Wyatt Parker is a very happy person. The inaugural recipient of the Robert and Roberta Hurd Scholarship Fund, Wyatt recently packed up his Subaru with his girlfriend and headed to Seattle with their three hamsters, Tulip, Hotchie and Motchie, to start his career. We wanted to catch up with Wyatt after his interview in 2015 when he received the $40,000 Hurd scholarship at his high school graduation. Wyatt’s enthusiasm for life, despite many hardships, created an everlasting mark on many Community Foundation staff members.
To say that things weren’t going well for Wyatt before he received his well-deserved scholarship would be an understatement. While he faced many challenges, Wyatt always remained optimistic. At age 15, a family friend invited him in and provided the stable household that Wyatt needed to push forward with his education. He lived with them all the way through college. “They’re awesome people,” Wyatt remarked. “I thank them almost every time I’m on the phone and they say, ‘You have to stop thanking us. We just gave you Hot Pockets, man!’ But they gave me Christmas gifts too, like I was part of the family.”
When Wyatt learned about receiving the scholarship, he knew that his dream of attending college was a reality. He says of that moment, “I went from being a victim of circumstance to having the luck and opportunity that graces other people.” The scholarship was $10,000 per year, which paid for about half of his undergraduate degree.
Wyatt Parker was an obvious fit for the Hurd scholarship, established by Robert and Roberta Hurd, who both graduated from Phoenix Central Schools. They established the scholarship fund to honor some of those Phoenix school students who face financial barriers to college.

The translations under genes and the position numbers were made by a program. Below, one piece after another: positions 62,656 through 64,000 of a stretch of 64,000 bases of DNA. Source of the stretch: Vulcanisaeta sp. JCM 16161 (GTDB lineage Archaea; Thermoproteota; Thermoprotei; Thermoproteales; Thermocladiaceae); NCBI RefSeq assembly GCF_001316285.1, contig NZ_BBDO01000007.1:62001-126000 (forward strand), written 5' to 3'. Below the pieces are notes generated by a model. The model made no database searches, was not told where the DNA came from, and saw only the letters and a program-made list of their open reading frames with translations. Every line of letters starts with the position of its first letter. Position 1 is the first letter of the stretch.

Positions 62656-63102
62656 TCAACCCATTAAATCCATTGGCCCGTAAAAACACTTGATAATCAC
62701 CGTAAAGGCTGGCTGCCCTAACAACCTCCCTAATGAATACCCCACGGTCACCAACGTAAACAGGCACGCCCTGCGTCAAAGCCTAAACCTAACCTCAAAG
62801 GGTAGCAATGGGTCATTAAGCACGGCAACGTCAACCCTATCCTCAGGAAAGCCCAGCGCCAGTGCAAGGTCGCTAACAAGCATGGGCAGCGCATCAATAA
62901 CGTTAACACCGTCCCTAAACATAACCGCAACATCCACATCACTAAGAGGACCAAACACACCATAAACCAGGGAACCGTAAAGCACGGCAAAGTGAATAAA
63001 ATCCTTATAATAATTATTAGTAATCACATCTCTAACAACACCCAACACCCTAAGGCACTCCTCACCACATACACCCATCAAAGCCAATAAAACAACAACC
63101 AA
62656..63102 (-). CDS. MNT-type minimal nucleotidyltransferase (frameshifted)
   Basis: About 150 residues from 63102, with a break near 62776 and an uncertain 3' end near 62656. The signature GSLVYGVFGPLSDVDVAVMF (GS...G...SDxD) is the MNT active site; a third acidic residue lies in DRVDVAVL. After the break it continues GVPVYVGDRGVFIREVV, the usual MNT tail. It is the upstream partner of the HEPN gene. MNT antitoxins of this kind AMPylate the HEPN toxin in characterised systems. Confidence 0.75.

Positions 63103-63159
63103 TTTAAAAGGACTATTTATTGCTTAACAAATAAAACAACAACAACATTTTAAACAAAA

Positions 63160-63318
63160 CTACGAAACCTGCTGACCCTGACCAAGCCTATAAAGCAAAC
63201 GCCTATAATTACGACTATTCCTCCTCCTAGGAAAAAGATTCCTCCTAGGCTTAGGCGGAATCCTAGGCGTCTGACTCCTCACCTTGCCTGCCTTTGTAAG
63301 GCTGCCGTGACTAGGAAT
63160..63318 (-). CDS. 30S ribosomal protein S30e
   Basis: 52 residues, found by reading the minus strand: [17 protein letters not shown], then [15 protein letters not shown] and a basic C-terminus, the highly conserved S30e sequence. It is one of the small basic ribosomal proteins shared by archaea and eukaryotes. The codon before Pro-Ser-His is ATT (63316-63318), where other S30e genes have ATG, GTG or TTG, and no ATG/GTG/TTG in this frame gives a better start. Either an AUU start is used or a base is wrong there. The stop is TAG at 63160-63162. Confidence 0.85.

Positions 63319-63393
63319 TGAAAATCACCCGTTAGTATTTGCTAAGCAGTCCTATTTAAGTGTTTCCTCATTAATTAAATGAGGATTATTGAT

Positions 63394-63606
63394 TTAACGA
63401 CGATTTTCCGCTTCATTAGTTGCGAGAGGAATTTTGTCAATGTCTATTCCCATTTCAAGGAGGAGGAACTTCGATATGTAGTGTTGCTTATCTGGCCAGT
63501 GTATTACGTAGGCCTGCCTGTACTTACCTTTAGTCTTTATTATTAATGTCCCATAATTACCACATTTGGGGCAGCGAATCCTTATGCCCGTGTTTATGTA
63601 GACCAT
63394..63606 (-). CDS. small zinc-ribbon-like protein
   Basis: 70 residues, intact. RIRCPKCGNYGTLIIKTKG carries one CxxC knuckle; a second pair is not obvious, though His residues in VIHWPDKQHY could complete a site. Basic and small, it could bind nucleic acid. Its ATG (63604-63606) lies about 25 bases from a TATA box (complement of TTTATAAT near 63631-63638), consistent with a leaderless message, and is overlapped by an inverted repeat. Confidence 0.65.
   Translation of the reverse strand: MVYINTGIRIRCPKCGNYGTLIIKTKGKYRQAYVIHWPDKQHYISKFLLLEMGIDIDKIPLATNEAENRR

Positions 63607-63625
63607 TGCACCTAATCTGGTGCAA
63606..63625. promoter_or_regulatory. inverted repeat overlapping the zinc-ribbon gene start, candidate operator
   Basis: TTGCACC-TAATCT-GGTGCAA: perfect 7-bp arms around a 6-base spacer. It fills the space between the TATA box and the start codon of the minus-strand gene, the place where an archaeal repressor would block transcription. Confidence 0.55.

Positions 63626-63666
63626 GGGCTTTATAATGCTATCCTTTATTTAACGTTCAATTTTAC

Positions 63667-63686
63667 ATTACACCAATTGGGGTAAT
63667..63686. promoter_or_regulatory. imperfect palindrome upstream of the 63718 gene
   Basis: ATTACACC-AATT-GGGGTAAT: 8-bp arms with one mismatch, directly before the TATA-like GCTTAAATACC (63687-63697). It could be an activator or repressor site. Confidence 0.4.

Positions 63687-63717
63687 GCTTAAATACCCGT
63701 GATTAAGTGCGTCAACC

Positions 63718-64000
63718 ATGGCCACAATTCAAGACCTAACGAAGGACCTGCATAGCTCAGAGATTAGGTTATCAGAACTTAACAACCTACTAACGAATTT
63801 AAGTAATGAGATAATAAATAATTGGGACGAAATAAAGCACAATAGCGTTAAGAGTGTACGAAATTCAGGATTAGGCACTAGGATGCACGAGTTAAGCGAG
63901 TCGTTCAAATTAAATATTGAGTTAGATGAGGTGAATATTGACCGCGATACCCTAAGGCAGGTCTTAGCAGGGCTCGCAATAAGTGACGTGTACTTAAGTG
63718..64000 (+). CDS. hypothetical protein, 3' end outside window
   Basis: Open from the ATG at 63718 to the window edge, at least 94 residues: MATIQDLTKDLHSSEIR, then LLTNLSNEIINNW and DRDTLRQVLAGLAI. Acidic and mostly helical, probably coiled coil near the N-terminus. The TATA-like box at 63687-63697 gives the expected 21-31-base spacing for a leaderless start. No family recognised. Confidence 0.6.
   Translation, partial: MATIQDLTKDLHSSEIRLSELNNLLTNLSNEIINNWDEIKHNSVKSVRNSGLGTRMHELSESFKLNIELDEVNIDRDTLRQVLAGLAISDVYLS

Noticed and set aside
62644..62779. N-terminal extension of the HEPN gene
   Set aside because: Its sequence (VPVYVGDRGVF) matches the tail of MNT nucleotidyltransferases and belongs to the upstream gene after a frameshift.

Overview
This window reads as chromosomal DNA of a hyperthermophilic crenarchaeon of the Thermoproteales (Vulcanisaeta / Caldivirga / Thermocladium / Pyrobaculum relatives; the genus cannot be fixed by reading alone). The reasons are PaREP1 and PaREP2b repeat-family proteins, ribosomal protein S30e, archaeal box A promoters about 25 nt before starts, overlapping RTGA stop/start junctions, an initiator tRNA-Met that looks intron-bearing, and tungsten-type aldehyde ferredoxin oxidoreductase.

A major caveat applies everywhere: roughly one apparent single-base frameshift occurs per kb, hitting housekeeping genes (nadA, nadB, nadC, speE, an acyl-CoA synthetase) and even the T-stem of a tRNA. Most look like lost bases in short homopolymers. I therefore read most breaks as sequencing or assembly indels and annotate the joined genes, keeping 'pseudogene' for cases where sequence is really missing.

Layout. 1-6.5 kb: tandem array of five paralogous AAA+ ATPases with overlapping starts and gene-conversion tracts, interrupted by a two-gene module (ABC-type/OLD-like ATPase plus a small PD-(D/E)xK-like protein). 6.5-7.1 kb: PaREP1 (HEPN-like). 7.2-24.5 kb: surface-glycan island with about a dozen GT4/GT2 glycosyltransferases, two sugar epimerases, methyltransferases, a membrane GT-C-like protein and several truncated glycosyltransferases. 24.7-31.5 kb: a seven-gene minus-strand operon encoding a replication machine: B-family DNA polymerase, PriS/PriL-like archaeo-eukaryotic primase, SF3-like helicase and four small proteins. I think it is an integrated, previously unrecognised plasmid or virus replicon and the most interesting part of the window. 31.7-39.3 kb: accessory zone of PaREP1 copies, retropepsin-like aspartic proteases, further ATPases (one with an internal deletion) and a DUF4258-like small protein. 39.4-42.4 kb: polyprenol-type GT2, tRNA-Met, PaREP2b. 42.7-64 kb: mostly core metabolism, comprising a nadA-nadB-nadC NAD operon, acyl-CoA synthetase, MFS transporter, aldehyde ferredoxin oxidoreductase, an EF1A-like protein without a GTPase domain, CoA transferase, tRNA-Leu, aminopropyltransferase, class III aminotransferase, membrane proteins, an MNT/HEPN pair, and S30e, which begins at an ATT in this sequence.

Wyatt is very clear about how crucial the Hurd scholarship was to his education. “I don’t think I would be able to be here if it were not for the scholarship. It set me up for success.” Wyatt chose to study Environmental Science at Binghamton University for his undergraduate degree because he wanted to give back to the community through environmental work. He wrote papers that were published in journals, such as Ecosphere, and found the coding and analytics involved most enjoyable. This led him to pursue his MBA in management information systems.
But graduating during a pandemic is a challenging time to start a career. So Wyatt decided to “pay it forward” by applying for an AmeriCorps position. He was accepted to City Year, a branch of AmeriCorps that focuses on pairing young mentors with school children to form developmental relationships and improving schoolwide conditions. Parker commented, “City Year has an equity focus and the goal of trying to bring educational justice to those furthest from it. I didn’t have any experience in education or working with children, but I liked the idea of emboldening a community.”
After 8 months of teaching fractions and directing the technical components of a virtual fifth-grade classroom in Seattle, he started looking for a longer-lasting job.
“I applied for exactly 54 jobs starting in mid-February 2021, and I got rejected from all of them, including my current position,” Wyatt exclaimed. However, one company eventually put his resumé back at the top of the pile and he was soon hired.
Now, Parker works remotely for a tech company in a home office with a window that faces the mountains. He also loves spending time with Casey, his partner, playing his many musical instruments and cross-stitching.
“I cannot emphasize how lucky I am to be here,” Wyatt said, thoughtfully. He loves his life and is thankful to everyone and every organization who helped him realize his dreams. He especially thanks the Hurds, the Ross family, the Community Foundation, the Phoenix Central School District and the many teachers and administrators who stuck by him during challenging times. “I think all of their wisdom has found me success. And I’m thankful for that.”
Wyatt plans to continue paying his success forward through more community service, donating to the Hurd Scholarship or maybe one day creating a scholarship fund of his own.
For more information on creating a scholarship fund, click here.